Oh my! I have not been so knackered for a long time (equivalent to about 3 x 14 hours shift in the hospital I think)! The 2-day Future Music Festival Asia partying has really worn me out but I’ve never had so much fun. Will blog about it soon.
It’s funny how the first time I’ve eaten Roti Jala was all the way in Melbourne (a big shout out to a dear friend, Robert of Chili Padi for great authentic Malaysian food). True enough, growing up in Sarawak, it’s very rare that we visit anything other than Chinese Restaurants, except for the occasional Roti Canai when the craving strikes. To be honest I don’t even know if we can find Roti Jala in Bintulu, as it originates from Johor, a state all the way at the tip of the Peninsula Malaysia.
The person who invented this must be quite an artist as these crepes are not only tasty, they look almost too beautiful to eat. Roti Jala is a very popular dish during the Muslim fasting month of Ramadan, and is usually served with various types of curries. The mold for Roti Jala though, is not as beautiful looking and almost looks like a cow’s udder. Hah! Here’s a picture.
You can find this in local supermarkets easily (and cheap). I bought mine from AEON (Jusco) when I first arrived in KL, what a random buy right? Since this month is Johor month for Malaysian Food Fest hosted by Annie, it’s perfect timing to make another batch of Roti Jala!
1 1/2 cup All Purpose Flour, sieved
1/2 cup Coconut Milk
1/2 cup Milk
1/2 cup Water (plus more if needed)
1/2 teaspoon Salt
1 teaspoon Turmeric powder
1/2 tablespoon Oil or Ghee (to grease the pan)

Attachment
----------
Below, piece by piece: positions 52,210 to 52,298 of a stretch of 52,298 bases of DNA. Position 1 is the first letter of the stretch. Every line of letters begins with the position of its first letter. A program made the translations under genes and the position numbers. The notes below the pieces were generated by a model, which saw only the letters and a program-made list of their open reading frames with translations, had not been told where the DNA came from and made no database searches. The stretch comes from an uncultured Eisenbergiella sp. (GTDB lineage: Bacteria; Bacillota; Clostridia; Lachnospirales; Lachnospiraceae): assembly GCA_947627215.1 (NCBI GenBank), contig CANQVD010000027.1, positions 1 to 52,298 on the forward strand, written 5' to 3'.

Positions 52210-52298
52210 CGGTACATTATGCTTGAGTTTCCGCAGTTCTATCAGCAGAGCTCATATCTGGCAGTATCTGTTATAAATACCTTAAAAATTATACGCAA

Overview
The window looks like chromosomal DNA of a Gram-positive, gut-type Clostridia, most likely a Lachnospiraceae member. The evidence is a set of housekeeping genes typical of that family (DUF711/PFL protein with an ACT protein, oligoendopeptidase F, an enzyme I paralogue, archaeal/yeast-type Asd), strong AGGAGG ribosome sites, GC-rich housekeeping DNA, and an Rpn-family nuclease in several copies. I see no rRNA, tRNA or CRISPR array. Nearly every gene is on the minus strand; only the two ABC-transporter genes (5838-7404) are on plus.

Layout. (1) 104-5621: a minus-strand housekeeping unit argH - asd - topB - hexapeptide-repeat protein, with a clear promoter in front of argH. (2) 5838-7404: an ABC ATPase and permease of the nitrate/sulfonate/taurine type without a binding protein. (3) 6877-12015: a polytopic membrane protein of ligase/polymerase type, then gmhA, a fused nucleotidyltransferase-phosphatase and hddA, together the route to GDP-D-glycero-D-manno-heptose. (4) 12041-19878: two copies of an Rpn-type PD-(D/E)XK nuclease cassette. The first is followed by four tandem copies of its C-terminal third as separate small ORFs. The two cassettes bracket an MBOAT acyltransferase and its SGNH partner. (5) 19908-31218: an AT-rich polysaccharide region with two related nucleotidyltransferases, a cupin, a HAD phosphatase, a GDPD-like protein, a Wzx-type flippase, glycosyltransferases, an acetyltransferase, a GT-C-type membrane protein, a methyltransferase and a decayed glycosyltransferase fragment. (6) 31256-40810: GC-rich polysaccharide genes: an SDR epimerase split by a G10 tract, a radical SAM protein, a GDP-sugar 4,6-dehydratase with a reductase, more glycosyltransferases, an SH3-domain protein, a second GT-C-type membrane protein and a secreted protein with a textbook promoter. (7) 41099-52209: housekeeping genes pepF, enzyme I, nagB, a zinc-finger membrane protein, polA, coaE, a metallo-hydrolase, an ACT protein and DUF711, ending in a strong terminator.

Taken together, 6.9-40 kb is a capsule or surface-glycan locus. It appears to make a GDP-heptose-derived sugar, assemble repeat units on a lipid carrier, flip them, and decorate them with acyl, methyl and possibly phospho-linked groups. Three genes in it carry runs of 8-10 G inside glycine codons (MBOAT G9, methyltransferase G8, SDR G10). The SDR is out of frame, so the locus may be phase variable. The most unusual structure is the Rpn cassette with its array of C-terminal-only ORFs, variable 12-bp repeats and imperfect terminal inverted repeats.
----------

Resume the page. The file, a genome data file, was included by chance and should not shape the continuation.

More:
*Note that if you can’t get hold of a roti jala mold, you can punch a few holes at the bottom of a plastic bottle, milk carton, tin can, or just use a squeeze top (this will take longer so turn the heat to low while doing so).
In a big bowl, mix everything together (except the oil) and strain, pour into a measuring cup for easier pouring.
Turn the heat to medium, grease the pan with oil or ghee. In swift movements, hold the Roti Jala mold above the pan and pour the batter into the mold (it will start dripping straightaway). Start making circular motions to create the ‘lace’ pattern. You might have to readjust the consistency of the batter (with more water) if the batter doesn’t flow smoothly.
Once the top is set (and the bottom lightly browned) fold the crepes into triangles and arrange on plate.
The crepes are slightly crispy around the edges and soft in the centre, they are really fun to eat! The best way to enjoy this is with a rich curry with plenty of liquid to soak the crepes. The spices really brings out the delicate flavours of Roti Jala. Since we are always in favour of vegetarian dishes, I’ve made an Eggplant, Pumpkin, Tomato and Potato Curry to go with the crepes.
1 Onion, finely chopped
3 cloves Garlic, minced
Thumb sized Ginger, finely chopped
1 Eggplant, cut into 5cm pieces
Half Pumpkin, cut into 1″ blocks
1 Medium Potato, cut into 1″ blocks
1 Tomato, cut into wedges
1/2 teaspoon Ground Cumin
1/2 teaspoon Ground Turmeric
1/2 teaspoon Mustard Seed
1/2 teaspoon Fennel Seed
1/2 teaspoon Ground Coriander Seeds
1/2 teaspoon Garam Masala
3-4 pieces of Dried Chili, finely chopped
2-3 Chili Padi, finely chopped
100ml Coconut Milk
1 tablespoon Yoghurt (optional)
100ml Vegetable stock
Salt to taste
Salt the Eggplant before cooking for about 15 minutes, then wash and pat dry.
Roast all the spices in a heavy pan until fragrant. Add oil and saute Onion, Garlic, Ginger, Dried chili for about 10 minutes.
Add tomatoes and saute for 2-3 minutes for the juices to release, follow by Eggplant (1-2 minutes), Potato, and then Pumpkin (cooks the fastest so goes in last). Once all the vegetables are nicely coated with spices and slightly browned. Add fresh chili, pour in stock and coconut milk. Cover and simmer for 15-20 minutes, adding water as required. The curry is ready when potato and pumpkin pieces are tender.
Just before turning off the heat, stir in the plain Yoghurt and mix well. Serve with rice, bread or the delectable Roti Jala.